Typology is a method of biblical interpretation whereby an element found in the Old Testament is seen to prefigure one found in the New Testament. The initial one is called the type and the fulfillment is designated the antitype. Either type or antitype may be a person, thing, or event, but often the type is messianic and frequently related to the idea of salvation. The use of Biblical typology enjoyed greater popularity in previous centuries, although even now it is by no means ignored as a hermeneutic.

Typological interpretation is specifically the interpretation of the Old Testament based on the fundamental theological unity of the two Testaments whereby something in the Old shadows, prefigures, adumbrates something in the New. Hence, what is interpreted in the Old is not foreign or peculiar or hidden, but arises naturally out of the text due to the relationship of the two Testaments. ^[1]^

Motivation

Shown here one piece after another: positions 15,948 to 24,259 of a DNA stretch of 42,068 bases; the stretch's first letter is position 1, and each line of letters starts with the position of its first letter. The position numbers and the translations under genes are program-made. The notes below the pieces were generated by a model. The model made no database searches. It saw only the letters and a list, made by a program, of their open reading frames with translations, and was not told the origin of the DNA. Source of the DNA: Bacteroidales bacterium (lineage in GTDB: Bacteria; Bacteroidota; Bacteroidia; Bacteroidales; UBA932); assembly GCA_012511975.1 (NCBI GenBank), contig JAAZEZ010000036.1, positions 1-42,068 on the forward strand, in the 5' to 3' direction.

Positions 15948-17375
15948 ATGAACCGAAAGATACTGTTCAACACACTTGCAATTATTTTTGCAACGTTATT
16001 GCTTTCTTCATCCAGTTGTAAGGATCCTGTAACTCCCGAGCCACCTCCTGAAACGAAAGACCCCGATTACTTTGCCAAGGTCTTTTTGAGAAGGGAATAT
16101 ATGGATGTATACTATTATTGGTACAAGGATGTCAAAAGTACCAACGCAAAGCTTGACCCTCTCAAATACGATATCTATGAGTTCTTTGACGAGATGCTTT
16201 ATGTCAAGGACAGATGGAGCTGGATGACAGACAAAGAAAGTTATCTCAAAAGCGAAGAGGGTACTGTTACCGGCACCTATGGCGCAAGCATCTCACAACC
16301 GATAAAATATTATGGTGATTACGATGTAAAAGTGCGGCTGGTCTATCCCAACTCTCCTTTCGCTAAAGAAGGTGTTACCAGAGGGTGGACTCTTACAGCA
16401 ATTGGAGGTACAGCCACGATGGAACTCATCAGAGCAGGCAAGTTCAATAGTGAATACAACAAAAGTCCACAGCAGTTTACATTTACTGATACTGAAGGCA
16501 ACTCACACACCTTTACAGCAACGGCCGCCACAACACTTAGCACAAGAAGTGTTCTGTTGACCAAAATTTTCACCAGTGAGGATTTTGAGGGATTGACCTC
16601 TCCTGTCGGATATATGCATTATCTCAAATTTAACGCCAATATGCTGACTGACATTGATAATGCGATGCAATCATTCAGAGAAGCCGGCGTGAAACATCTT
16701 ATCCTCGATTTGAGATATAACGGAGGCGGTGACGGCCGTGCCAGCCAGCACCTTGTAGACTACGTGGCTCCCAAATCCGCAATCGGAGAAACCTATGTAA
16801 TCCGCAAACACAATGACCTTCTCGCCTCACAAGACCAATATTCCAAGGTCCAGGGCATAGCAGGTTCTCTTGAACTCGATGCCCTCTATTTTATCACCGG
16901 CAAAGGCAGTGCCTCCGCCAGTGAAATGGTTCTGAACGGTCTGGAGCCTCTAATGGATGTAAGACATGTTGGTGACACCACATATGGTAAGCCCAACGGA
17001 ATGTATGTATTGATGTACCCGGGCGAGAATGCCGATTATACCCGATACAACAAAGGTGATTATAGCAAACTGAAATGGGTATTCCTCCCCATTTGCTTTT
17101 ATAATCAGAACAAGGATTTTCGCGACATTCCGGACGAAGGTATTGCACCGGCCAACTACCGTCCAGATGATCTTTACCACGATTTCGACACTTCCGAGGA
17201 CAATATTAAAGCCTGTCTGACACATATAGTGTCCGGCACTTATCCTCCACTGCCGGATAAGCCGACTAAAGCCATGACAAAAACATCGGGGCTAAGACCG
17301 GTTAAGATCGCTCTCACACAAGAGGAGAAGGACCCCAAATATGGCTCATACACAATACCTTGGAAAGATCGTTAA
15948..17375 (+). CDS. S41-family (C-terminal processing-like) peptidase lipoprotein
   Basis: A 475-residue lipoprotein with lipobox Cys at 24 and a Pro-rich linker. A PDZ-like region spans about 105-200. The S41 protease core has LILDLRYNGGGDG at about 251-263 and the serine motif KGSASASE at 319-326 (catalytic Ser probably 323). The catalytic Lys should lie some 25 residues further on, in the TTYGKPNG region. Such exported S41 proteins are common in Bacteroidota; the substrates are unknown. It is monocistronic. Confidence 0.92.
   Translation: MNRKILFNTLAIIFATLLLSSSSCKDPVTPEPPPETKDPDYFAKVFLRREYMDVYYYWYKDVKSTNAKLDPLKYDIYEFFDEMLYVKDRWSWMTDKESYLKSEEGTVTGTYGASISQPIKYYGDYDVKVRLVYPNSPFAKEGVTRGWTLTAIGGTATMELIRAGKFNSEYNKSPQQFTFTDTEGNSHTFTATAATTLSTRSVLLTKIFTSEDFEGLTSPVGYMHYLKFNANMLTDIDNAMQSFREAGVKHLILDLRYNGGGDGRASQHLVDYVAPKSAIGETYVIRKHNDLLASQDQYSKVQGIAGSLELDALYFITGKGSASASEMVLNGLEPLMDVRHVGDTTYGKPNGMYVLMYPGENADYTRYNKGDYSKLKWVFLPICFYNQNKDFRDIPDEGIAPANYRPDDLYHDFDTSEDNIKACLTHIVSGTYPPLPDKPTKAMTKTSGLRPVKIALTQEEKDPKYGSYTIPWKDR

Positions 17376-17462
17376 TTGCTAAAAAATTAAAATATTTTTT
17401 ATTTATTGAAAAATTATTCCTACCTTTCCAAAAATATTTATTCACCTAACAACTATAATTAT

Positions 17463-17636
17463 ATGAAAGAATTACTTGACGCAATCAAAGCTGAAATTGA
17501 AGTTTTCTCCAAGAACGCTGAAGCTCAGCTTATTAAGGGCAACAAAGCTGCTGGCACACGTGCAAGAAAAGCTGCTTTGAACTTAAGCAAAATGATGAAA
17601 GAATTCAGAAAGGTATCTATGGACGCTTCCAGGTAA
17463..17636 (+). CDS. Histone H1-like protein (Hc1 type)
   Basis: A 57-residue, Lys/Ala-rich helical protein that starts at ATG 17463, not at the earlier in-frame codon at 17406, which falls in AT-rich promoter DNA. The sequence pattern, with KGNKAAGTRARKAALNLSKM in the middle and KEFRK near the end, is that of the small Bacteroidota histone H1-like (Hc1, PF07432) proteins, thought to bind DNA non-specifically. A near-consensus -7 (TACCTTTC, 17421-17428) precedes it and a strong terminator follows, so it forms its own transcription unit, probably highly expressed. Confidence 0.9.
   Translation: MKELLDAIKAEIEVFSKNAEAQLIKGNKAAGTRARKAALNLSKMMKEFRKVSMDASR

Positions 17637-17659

The study of types, particularly, types of Christ, is motivated by a number of factors related to New Testament use of the Old Testament. Firstly, the authors of various New Testament books use the Old Testament as a source of pictures pointing forward to Jesus. Among the most obvious passages are 1 Cor. 10:1–6, Gal. 4:21–31 and the letter to the Hebrews. From 1 Corinthians, we find Paul using the desert wanderings as typological of the Christian life, while in Galatians, he famously uses Sarah and Hagar as typological of slavery to Law under the Old Covenant against the freedom of grace in the New Covenant. The author of Hebrews is concerned to write explaining how the Old Testament points forward to Jesus; in so doing, he draws on heavily on Moses the man, as well as the Mosaic Law, with its sacrifices and Temple rituals.

Classification of types

There are various kinds of types presented in the Old Testament. Chief among these are the historical type, the legal type and the prophetic type. G.P. Landow

Historical types

People in the Old Testament frequently are seen to be types of Christ. For instance, Moses, who led God's people out of slavery in Egypt and into the rest of the Promised Land, is clearly a type for God's Messiah, who leads his people out of slavery to sin and into the rest of the New Earth. A host of Old Testament characters can be seen, in this manner, to act as types of Christ, such as: